Dawn of the Planet of the Apes: Emotional, thought-provoking sci-fi flick



Set 15 years after a virus killed most of humanity, the Dawn of the Planet of the Apes sees a nation of intelligent apes crossing paths with a band of human survivors desperate to resuscitate a dam in the primates’ territory for power. While there’s evident use of splendid motion capture work, the filmmakers chose not to flaunt this. Instead, they utilized it to add emotional depth to its characters, serving the overall story.

Because, after all, science fiction movies are just tales about the human spirit and fallibility with talking apes and apocalyptic futures. Director Matt Reeves’ opus was the good twin to Michael Bay’s poorly done robot flick that left a bad taste in our mouth recently.

The movie was not even about the dichotomy of two opposing communities. No one would root for the humans nor apes collectively. Instead, the breakdown of peace happened within these two groups-actions by an ape whose hate was rooted in years of being experimented by humans and a human who blames the apes for the virus that killed his two sons. It talked about the negative emotions that lead to one’s self-destruction. Peace was also fragile because of trigger-happy individuals, a statement the movie makes on gun control.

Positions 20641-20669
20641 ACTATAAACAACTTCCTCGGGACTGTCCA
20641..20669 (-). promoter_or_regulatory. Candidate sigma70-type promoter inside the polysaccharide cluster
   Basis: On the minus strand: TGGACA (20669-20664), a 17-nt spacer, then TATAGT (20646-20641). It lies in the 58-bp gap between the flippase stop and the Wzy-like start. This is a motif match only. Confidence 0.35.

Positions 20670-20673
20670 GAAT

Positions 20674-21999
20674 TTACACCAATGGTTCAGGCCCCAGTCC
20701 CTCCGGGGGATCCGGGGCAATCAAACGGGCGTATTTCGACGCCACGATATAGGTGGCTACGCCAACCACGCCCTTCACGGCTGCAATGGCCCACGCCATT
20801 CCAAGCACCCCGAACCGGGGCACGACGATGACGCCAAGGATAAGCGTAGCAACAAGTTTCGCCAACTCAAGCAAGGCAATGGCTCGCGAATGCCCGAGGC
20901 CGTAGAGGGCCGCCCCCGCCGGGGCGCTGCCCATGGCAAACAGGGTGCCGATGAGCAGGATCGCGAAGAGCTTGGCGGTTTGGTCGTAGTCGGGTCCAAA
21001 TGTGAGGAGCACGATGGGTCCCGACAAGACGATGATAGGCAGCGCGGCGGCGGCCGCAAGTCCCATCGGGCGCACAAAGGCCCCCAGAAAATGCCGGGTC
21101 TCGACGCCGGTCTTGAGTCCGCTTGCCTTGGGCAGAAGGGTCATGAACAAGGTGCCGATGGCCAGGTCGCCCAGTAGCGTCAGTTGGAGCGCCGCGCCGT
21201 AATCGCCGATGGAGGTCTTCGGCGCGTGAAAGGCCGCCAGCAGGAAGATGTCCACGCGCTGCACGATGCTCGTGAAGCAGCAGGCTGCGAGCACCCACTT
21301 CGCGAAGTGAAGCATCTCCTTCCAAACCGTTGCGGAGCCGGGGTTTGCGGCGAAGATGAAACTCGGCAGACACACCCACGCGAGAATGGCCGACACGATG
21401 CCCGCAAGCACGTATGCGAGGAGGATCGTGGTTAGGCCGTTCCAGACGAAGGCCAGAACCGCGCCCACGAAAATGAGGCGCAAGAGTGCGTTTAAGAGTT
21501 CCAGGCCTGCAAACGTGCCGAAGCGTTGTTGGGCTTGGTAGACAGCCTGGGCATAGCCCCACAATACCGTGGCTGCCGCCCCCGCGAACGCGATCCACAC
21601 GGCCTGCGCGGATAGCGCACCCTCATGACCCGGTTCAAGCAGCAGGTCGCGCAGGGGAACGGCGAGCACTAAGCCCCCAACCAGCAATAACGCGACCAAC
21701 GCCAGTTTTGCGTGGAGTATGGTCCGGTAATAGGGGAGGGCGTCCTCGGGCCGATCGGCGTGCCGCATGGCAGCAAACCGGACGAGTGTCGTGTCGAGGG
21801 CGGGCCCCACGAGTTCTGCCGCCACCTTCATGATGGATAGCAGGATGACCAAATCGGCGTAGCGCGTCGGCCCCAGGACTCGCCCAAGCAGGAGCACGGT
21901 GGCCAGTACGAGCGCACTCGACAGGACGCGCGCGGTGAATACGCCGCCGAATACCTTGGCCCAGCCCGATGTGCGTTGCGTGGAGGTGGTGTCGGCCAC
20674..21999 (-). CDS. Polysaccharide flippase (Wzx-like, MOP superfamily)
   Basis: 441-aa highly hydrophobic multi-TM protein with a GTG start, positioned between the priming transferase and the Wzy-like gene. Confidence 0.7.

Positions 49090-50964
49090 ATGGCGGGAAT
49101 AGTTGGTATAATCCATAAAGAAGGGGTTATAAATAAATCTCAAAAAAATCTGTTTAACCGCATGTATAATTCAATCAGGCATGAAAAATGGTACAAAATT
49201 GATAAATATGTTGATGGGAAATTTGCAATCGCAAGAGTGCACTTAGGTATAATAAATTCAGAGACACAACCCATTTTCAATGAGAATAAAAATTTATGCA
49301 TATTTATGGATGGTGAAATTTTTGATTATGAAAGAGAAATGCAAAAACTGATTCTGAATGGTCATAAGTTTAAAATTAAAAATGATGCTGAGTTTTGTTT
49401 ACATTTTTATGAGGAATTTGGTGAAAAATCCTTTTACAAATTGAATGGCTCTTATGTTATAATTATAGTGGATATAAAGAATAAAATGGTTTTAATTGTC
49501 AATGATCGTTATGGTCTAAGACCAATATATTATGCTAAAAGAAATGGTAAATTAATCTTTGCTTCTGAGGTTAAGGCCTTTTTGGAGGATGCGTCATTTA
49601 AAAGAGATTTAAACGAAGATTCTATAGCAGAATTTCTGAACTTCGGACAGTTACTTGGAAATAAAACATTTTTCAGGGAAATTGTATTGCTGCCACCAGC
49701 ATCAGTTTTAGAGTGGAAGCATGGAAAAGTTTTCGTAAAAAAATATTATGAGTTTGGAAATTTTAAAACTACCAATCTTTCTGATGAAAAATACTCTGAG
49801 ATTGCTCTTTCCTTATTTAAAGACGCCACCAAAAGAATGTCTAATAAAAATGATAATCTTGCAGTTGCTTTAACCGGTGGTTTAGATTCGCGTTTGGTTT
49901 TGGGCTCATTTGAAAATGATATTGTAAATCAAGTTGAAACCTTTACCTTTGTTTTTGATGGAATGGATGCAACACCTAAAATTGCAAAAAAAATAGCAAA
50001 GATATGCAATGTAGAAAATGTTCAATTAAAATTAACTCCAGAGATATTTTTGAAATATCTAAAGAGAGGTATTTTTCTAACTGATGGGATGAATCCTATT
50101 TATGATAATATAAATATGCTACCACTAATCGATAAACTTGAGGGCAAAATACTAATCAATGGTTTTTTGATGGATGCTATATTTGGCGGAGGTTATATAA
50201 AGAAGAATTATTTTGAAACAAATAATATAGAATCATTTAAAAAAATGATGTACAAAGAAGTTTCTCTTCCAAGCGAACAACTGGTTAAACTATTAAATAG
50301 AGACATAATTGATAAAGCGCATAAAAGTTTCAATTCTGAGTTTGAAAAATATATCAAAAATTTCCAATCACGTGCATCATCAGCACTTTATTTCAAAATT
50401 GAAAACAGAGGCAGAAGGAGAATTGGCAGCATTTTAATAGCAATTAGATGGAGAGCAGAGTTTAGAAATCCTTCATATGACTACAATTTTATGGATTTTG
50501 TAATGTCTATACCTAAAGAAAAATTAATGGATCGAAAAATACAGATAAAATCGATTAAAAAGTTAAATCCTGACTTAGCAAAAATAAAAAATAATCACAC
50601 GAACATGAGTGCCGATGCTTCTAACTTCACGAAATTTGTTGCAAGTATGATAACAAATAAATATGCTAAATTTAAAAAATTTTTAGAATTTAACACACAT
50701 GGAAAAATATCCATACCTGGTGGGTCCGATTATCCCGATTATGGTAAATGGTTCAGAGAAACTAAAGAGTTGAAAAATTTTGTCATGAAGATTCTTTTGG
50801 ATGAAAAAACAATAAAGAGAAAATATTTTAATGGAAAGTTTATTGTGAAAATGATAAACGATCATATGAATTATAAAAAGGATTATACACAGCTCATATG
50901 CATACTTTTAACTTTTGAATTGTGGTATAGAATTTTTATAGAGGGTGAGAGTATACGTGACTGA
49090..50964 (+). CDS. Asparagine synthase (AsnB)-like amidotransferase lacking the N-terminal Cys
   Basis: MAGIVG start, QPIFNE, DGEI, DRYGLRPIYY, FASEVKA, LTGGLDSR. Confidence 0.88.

It is impressive that the movie maintained the sense of tension for two hours. While the looming war between apes and humans is a case of chicken-or-the-egg, the cause of conflict is the species’ sense of superiority over the other. Isn't this the ultimate root of all wars—races believing they are better than others?




Directed by Matt Reeves. Starring: Andy Serkis, Jason Clarke, Gary Oldman, Keri Russell, Toby Kebbell. 

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